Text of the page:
I find it also pairs well with this :  (very recommend :D )

 

 I know how to get the Master 9 but this Whisky might be a problem.......

post #156 of 471

I'm sort off interested in this amp.

Anyone compared it to Schiit Mjolnir?

Does it have that powerful awesome sound that Mjolnir has?

post #157 of 471

Have been a lurker on this thread for a time. Placed my order on Friday so am hoping to receive my unit in the next 10 days or so....even old guys get excited about new toys.....

post #158 of 471
Quote:
Originally Posted by philo50 View Post
 

Have been a lurker on this thread for a time. Placed my order on Friday so am hoping to receive my unit in the next 10 days or so....even old guys get excited about new toys.....

 

Ha ha..  Good for you man..   Congrats..  Would like to hear how it compares to the BHA-1.

 

To many amps coming out.  I'm guessing there will be a large Schiit following as well.

 

Waiting on Greed..

 

:popcorn: 

post #159 of 471
Thread Starter 
Quote:
Originally Posted by preproman View Post
 

 

Waiting on Greed..

 

:popcorn: 

 

I know...  I have been harassing him for his thoughts, but he's holding tight and not leaking anything.  

post #160 of 471

Disclaimer:

 

I’m somewhat of an enthusiast at this point in the game. I don’t consider myself an audiophile yet by any means. I feel someone that is a true audiophile seeks the purist, most untainted reproduction of sound and is always tweaking and striving to better their gear. Because I don’t have the ultimate means or the hardily trained ears to be an audiophile, I’ll leave that title to others better and more experienced than I. What I do believe is that music is the #1 priority always and forever. As an enthusiast, my goal is to find gear that is enjoyable to me regardless of how accurate and/or well measured it is. Measurements are incredibly useful for both assessment and for purchasing, but I let me ears and brain decide if I like what I’m hearing or not.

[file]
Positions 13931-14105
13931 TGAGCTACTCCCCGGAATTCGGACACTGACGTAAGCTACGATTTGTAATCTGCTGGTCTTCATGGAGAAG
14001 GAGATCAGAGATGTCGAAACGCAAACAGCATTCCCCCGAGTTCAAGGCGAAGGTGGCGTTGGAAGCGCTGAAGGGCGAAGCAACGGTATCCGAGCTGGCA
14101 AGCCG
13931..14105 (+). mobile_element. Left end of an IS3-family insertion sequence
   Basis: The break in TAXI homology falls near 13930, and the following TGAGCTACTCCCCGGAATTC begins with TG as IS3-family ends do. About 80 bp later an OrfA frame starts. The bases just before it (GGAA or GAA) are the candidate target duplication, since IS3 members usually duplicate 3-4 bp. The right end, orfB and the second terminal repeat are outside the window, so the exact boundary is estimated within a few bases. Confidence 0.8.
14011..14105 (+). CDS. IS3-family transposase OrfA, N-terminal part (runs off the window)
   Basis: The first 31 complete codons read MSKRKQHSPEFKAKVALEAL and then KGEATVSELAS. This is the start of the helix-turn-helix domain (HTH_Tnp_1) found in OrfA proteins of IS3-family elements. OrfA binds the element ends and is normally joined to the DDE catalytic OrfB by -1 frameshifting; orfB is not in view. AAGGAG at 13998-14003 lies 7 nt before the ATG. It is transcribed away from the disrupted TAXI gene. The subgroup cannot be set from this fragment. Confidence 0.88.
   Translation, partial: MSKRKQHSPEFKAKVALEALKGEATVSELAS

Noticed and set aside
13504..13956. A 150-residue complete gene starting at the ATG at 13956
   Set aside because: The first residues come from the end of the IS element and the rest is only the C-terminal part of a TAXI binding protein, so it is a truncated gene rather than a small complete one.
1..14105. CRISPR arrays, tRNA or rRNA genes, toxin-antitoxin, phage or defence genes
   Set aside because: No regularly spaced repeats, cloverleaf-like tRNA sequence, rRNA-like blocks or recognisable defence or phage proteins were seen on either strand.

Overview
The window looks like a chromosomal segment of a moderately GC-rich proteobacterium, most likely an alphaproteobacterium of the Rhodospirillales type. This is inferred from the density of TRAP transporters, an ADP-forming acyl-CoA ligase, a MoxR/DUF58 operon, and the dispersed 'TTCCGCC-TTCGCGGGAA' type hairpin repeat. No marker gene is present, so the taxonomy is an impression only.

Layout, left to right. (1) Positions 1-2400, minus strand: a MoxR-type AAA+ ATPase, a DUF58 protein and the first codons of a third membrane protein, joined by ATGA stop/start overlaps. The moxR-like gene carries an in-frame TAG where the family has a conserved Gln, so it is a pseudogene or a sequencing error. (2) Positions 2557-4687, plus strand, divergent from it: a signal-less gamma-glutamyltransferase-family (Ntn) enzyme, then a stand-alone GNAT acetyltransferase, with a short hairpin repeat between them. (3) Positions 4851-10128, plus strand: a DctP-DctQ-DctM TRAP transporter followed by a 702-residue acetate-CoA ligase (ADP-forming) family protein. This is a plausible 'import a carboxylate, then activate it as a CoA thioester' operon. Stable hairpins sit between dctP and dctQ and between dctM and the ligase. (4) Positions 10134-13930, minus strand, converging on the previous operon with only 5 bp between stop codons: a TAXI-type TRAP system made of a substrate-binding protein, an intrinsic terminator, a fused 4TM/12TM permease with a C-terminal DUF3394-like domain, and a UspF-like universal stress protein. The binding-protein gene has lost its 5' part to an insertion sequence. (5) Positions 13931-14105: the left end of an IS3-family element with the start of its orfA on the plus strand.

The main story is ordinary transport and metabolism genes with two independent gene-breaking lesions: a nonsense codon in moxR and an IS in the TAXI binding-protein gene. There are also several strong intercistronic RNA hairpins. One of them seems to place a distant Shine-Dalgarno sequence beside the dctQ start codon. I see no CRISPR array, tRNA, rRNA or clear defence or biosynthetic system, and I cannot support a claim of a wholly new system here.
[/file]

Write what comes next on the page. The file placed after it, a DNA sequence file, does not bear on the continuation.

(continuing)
With that said, my preferences have changed over time as my ears “mature”. I used to love strong, emphasized bass (not basshead bass) with a strong mid presence that is lush and warm. Detail retrieval, imaging, soundstage, dynamics… all of those things were like foreign language to me. They weren’t very important. As I’ve climbed the ranks, upgraded my gear, and started to critically listen to my music, my appreciation for the technical aspects of music reproduction have blossomed. I now have a need for excellence in all of those aforementioned areas. I’ve since partially grown out of that phase and into what I feel is my preferred sound. I enjoy something that is natural and realistic. I still love hard-hitting, accurate bass but not overly so. I know those are subjective terms, but as a closet musician, I feel I have a firm grasp on what Piano, Drums, Bass, and Guitar sound like in real life. Those sounds need to be as real as if I were playing them in order for me to want to keep something.  Overall I prefer a neutral tonality, with slight warmth. A sound that is non-fatiguing, with plenty of air and space between instruments - deep and appropriately wide soundstage, with excellent spatial cues and imaging. Last but not least, a large dynamic range. Those factors and criteria are tested every time I evaluate my gear. If they pass most or all of those subjective tests – they stay, if not they go (most of the time). 

 

Test Equipment:

 

  • Source: C.A.P.S. Carbon v3 (w/ Paul Hynes PSU)
  • Software: JRiver 19 (ASIO)
  • DACs: MSB The Analog DAC / AMR DP-777
  • Amplification: Audio GD Master 9 / HeadAmp GS-X mk2 / Rogue Audio Apollo Monoblocks (for Preamp testing)
  • Headphones: HD800 / LCD-X / HE-6 / Mad Dog / TH-600 / TH-900’
  • Speakers: Tekton Designs Pendragon

 

Technical Specifications:

 

HeadAmp GS-X mk2: Pure Class A – Solid State Headphone Amplifier / Preamp 

 

  • Frequency Response: 5Hz-50KHz (+/-0.1dB)
  • Signal-to-Noise Ratio: >100dB
  • Total Harmonic Distortion: <0.006%
  • Gain: 1x / 0db, 3x / 9dB, 8x / 18dB
  • Output Impedance: less than 1 ohm
  • Output Power: 1 W (SE), 2 W (Balanced)
  • Inputs: 1 XLR / 1 RCA
  • Outputs: 2 - Combo Jacks (¼” and 3-Pin XLR) / 1 - XLR / 1 - XLR loop-out / 1 RCA loop-out
  • Preamp Outputs: 1 – XLR / 1 – RCA
  • Chassis: 14.5" (length) x 9" (width) x 5" (height)
  • Weight: 12 lb